In this exercise we are going to look at the phenomenon of regression
artifacts or "regression to the mean." First, you will
use the data from the original simulation and create nonequivalent
groups just like you did in the Nonequivalent Group Design exercise.
Then you will "match" persons from the program
and comparison groups who have the same pretest scores, dropping
out all persons for whom there is no match. You do this because
you are concerned that the groups have different pretest averages,
and you would like to obtain "equivalent" groups.
Second, you are going to regraph the data for all 50 persons
from the Generating Data (GD) exercise, to gain a deeper understanding
of regression artifacts.

To begin, review what you did in the NEGD exercise. Starting
with 50 pretest and posttest scores (each composed of a common
true score and unique error components), you first made the groups
nonequivalent on the pretest by adding 5 to each program person's
pretest value. This initial difference was the same on the posttest,
and so you added the same 5 points there. Finally, you included
a program effect of 7 points, added to each program person's
posttest score.

In this exercise, you will start with the data in the GD exercise,
and will do the same thing you did in the NEGD exercise except
that we will not add in a program effect. That is, in this simulation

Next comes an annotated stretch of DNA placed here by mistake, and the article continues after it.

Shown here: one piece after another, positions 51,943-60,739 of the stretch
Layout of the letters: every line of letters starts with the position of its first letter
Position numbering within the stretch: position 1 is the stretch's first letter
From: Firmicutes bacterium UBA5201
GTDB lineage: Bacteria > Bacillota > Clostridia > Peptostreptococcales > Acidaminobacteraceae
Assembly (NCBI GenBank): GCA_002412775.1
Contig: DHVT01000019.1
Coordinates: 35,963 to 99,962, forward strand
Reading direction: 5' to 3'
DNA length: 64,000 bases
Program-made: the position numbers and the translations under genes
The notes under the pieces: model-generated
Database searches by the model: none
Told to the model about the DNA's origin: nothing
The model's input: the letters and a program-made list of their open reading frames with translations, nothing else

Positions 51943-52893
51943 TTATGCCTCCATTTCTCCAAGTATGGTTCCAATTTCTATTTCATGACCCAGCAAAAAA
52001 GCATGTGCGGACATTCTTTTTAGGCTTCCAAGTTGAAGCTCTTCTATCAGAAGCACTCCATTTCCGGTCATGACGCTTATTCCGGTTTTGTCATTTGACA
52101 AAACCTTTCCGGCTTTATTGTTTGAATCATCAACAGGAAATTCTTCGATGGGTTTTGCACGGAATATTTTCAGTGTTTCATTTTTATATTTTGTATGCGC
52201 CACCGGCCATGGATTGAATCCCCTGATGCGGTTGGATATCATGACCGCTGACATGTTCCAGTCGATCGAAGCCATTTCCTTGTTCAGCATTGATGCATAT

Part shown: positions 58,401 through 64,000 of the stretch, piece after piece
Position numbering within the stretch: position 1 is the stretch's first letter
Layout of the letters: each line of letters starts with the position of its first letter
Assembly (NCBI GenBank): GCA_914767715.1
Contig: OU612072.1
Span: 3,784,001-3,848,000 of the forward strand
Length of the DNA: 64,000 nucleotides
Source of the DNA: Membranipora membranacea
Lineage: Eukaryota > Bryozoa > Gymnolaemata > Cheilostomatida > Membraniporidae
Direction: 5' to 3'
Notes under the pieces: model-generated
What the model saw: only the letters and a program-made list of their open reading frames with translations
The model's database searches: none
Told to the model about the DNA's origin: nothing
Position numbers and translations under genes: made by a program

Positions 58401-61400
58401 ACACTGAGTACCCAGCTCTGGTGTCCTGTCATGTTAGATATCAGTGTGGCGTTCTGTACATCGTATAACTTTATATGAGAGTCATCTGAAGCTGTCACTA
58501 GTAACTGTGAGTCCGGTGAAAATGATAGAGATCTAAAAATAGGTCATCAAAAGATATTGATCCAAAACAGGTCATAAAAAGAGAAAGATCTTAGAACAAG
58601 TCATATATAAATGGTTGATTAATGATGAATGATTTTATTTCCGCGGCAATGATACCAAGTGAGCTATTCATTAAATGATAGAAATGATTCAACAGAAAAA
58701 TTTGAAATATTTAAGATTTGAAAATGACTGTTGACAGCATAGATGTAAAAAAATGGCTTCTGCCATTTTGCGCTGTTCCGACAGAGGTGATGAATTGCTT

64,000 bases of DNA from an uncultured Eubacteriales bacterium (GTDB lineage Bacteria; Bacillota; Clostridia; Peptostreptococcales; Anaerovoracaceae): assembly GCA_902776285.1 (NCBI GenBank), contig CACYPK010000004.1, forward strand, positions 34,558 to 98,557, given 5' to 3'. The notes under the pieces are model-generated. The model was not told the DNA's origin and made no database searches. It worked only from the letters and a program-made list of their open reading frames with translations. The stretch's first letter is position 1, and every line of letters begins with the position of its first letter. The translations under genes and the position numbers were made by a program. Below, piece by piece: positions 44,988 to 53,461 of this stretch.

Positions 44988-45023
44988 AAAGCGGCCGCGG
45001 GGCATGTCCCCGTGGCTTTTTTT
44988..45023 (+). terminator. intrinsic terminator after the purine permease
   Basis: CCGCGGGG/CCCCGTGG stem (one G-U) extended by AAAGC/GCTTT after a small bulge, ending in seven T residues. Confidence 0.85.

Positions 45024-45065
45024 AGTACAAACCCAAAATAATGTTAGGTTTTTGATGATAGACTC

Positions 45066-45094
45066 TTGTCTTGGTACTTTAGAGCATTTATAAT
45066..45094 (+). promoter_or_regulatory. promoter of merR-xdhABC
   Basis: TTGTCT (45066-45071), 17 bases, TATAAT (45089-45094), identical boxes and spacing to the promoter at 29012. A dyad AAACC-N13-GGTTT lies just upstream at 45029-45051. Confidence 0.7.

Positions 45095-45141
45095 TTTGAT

we assume that the program either was never given or did not work
(i.e., the null case). The first thing you need to do is to copy
the pretest scores from column 5 of Table 1-1 into column 2 of
Table 5-1. Now, you have to divide the 50 participants into two
nonequivalent groups. We can do this in several ways, but the
simplest would be to consider the first 25 persons as being in
the program group and the second 25 as being in the comparison
group. The pretest and posttest scores of these 50 participants
were formed from random rolls of pairs of dice. Be assured, that
__on average__ these two subgroups should have very similar
pretest and posttest means. But in this exercise we want to assume
that the two groups are nonequivalent and so we will have to make
them nonequivalent. The easiest way to make the groups nonequivalent
on the pretest is to add some constant value to all the pretest
scores for persons in one of the groups. To see how you will
do this, look at Table 5-1. You should have already copied the
pretest scores (X) for each participant into column 2. Notice
that column 3 of Table 5-1 has a number "5" in it
for the first 25 participants and a "0" for the second
set of 25 persons. These numbers describe the initial pretest
differences between these groups (i.e., the groups are __nonequivalent__
on the pretest). To create the pretest scores for this exercise,
add the pretest scores from column 2 to the constant values in
column 3 and place the results in column 4 of Table 5-1 under
the heading "Pretest (X) for Regression Artifacts".
Note that the choice of a difference of 5 points between the